Wednesday, February 16, 2011

Let's not make it legal to kill abortion providers

So, you tell me what this means, especially the lines that are in bold…

  • Homicide is justifiable if committed by any person while resisting any attempt to murder such person, or to harm the unborn child of such person in a manner and to a degree likely to result in the death of the unborn child, or to commit any felony upon him or her, or upon or in any dwelling house in which such person is.

  • Homicide is justifiable if committed by any person in the lawful defense of such person, or of his or her husband, wife, parent, child, master, mistress, or servant, or the unborn child of any such enumerated person, if there is reasonable ground to apprehend a design to commit a felony, or to do some great personal injury, and imminent danger of such design being accomplished.

The lines that are in bold are the proposed changes to South Dakota’s law on justifiable homicide. State representative Phil Jensen is the author of the bill. Anyone reading the current law with the proposed changes can clearly interpret the meaning, that someone could kill an abortion doctor and claim that it was justifiable homicide.

In Rep. Jensen’s defense, he claims that he is merely attempting to bring consistency to current law. That, “This code only deals with illegal acts. Abortion is legal in this country. This has nothing to do with abortion.”

Well, it can be seen that he pretends to be correct in his statement about the proposed changes. But, in my reading of the changes it has everything to do with abortion.

Abortion is the most divisive issue in America today. It is legal in this country as Rep. Jensen points out. Those that want to keep if that way are not willing to compromise. Those that oppose abortion find it difficult to slide in the direction of making some abortions legal. Their wish is to stamp it out completely.

So, those that mean well for their point of view, make end runs. Attempts are made to control abortion, to slow it down. Policy and laws are created that laden the activity with bureaucracy that will at the very least limit those that seek an abortion. But, responsible communities must be very careful about the unforeseen consequences of any law. In the beginning, a law may have the best intensions. Bu, as the law works its way into everyday life, a downside often presents itself.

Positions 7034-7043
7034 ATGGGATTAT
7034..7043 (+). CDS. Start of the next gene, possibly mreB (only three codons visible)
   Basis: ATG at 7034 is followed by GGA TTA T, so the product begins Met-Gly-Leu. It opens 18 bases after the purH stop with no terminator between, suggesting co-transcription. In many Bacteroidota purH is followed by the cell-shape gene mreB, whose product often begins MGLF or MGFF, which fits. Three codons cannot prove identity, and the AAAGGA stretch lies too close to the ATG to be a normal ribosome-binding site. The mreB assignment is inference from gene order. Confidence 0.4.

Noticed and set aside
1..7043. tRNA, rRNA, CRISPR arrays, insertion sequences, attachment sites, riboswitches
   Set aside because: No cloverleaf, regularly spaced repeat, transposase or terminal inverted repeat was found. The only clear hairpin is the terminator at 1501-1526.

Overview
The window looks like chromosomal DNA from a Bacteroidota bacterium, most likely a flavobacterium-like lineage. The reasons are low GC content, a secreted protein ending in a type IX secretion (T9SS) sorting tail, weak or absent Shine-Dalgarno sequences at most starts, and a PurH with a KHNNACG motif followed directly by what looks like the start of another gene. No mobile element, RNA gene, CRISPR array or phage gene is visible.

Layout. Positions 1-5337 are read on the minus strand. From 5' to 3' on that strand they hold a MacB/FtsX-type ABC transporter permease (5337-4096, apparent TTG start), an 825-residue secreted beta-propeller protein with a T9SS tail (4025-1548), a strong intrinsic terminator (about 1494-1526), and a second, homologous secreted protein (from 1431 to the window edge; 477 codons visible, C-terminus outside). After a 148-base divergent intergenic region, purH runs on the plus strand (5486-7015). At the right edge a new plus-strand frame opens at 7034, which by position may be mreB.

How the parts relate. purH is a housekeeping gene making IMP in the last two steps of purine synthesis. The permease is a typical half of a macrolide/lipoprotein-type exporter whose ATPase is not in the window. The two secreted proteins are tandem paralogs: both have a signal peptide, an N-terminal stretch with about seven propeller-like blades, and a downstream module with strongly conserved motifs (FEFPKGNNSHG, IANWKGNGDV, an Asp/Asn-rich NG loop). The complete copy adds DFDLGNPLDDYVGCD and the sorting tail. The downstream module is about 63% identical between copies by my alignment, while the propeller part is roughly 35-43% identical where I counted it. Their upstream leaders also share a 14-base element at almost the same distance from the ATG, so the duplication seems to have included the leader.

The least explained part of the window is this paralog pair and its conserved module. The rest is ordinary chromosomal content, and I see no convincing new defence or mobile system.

To focus on the conservatives in this issue, the RICO act (Racketeer Influenced and Corrupt Organizations Act) was envisioned as a way to break up organized crime. It made it illegal to create an organization that manages illegal activity. Great, it worked on getting many people involved in organized crime off the streets. The surprise came when anti-abortion organizations began feeling the sting of RICO charges for their illegal activities (although in some cases minor, like protests that trespassed on private property or more concerning activity like releasing names of abortion providers).

No matter what Rep. Jensen says about the changes he is proposing, just like the authors of the RICO act, it will have a downside. To provide anyone a defense (or for that matter, a crazed zealot reading between the lines) for killing a doctor or any other person working in a medical setting that provides abortions is not the right direction.

All of us should work at limiting the amount of abortions, such as preventing pregnancies. But, let’s make sure our best intentions don’t create more problems.


Monday, February 14, 2011

No rights to marry for prisoners

Would you marry a man or woman that is in prison for second degree murder and a weapons charge?

Perhaps you would, but that shouldn’t be the determining factor here, because in a situation like this, it is not your choice alone. When there are two people that are free from prison or any other monitoring by state or federal authorities, they are free to associate with whom they wish. If they want to be married, they should be granted that wish by the state or the federal government without question. But, if one of the partners has misused the trust that is held by him or her in a responsible community by committing a major crime, that partner should lose all rights except those that enable him to fight the charge.

A Rochester Hills woman married a man that is in prison for second degree murder and other weapons charges. If he is not granted clemency or parole, he will be there for the rest of his life. He misused the trust of the community by committing these crimes. He should lose all his rights other than those necessary for his defense.

Should we let him out of prison because it is a beautiful Spring day? Or should we let him start a business, an operation that requires a great amount of trust between people? How about voting if he is still in confinement? No, no and no again. All those acts are granted only to those that the community can trust.

So why do we allow prisoners to marry? It is the relationship that requires the most amount of trust between two people.

On another point, the man is convicted of murder. His actions resulted in the death of another person. That person can’t enjoy the coming Spring, can’t get involved in a business and certainly can’t marry. If an individual’s actions have limited or permanently taken the rights of another person you should also not have any rights.

Allowing a person in prison to defend himself is an absolute right. But, once convicted he should have no other rights until he has served his term (by serving, parole or clemency) or, until he is proven innocent.